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Children's Rights

Historical Roots Of The Children's Rights Movement, Universal Standards On The Rights Of Children

A country can be judged by countless measures, but for many people the most significant are its treatment of children under eighteen years of age and the legal protection that society affords them. Most people profess to love children: Is this merely an abstraction, or are political and social environments truly child-centered? Are children accorded the rights, dignity, and benefits worthy of their status as citizens and human beings, or does their legal incapacity result in their needless subjection to abuse, exploitation, and other dangers? Does society permit, to the detriment of children, the unrestricted exercise of parental prerogative and the neglect of elected officials who realize that "children don't vote"?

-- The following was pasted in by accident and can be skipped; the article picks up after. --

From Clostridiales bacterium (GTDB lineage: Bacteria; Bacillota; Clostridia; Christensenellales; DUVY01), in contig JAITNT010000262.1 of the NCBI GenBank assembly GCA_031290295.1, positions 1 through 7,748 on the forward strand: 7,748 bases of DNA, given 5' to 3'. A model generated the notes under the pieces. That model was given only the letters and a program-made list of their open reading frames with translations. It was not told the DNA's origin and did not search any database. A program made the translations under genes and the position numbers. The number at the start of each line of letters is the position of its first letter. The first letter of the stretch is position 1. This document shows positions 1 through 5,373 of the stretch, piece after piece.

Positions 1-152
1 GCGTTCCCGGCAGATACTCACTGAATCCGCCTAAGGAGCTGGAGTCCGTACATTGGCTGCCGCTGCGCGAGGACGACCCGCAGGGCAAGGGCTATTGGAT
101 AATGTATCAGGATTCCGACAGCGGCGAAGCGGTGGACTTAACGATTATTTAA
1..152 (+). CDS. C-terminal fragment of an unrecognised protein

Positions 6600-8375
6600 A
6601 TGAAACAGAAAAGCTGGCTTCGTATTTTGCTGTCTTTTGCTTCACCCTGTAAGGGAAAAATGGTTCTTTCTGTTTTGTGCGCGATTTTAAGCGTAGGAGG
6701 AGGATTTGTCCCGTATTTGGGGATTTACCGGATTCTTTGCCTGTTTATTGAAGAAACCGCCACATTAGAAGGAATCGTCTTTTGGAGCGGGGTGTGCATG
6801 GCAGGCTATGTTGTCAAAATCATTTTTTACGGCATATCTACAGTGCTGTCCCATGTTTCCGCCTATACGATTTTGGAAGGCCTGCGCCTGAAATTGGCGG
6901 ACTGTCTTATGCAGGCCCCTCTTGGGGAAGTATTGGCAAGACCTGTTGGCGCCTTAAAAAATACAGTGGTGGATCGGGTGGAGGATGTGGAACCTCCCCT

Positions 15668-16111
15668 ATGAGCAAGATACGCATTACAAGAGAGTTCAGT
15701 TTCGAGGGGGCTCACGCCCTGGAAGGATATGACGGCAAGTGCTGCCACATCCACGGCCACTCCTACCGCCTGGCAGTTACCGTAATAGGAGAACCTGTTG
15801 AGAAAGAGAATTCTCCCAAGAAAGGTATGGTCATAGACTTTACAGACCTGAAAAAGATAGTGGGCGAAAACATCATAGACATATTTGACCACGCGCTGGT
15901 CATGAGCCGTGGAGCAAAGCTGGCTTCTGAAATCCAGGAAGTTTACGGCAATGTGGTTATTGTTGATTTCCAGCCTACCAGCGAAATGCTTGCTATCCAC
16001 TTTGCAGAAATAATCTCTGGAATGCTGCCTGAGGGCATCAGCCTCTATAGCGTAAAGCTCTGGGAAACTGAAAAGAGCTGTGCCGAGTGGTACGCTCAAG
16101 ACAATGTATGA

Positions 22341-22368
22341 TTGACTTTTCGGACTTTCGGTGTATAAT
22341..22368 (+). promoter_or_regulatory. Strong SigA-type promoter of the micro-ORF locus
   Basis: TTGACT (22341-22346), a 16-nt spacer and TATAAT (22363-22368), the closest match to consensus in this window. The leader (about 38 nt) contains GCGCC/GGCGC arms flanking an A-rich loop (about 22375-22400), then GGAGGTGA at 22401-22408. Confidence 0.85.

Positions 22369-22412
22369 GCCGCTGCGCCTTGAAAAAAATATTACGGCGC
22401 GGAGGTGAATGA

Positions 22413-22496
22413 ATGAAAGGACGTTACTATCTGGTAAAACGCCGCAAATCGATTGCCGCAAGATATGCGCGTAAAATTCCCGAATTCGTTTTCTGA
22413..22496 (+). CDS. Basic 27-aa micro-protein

These questions have increasingly been the focus of debate around the world. The children's rights movement, begun in the early part of the last century, has been an effort by government organizations, advocacy groups, academics, lawyers, lawmakers, and judges to construct a system of laws and policies that enhance and protect the lives of children.

For some the cause of children's rights has wrongfully been viewed as simply a war of youth liberation or overcoming adult oppression of young people. However, freedom from parental authority, control, and discipline has never been a major theme of serious children's rights advocates. Most groups have focused on child victims of abuse and neglect and how government agencies can better protect them. The most active advocates for children are not engaged in a drive to secure children's independence from adult supervision, but rather are addressing such issues as improving a country's system of enforcing child support obligations, preventing child sexual exploitation, and helping assure that children receive adequate education and health care.

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Marriage and Family EncyclopediaPregnancy & Parenthood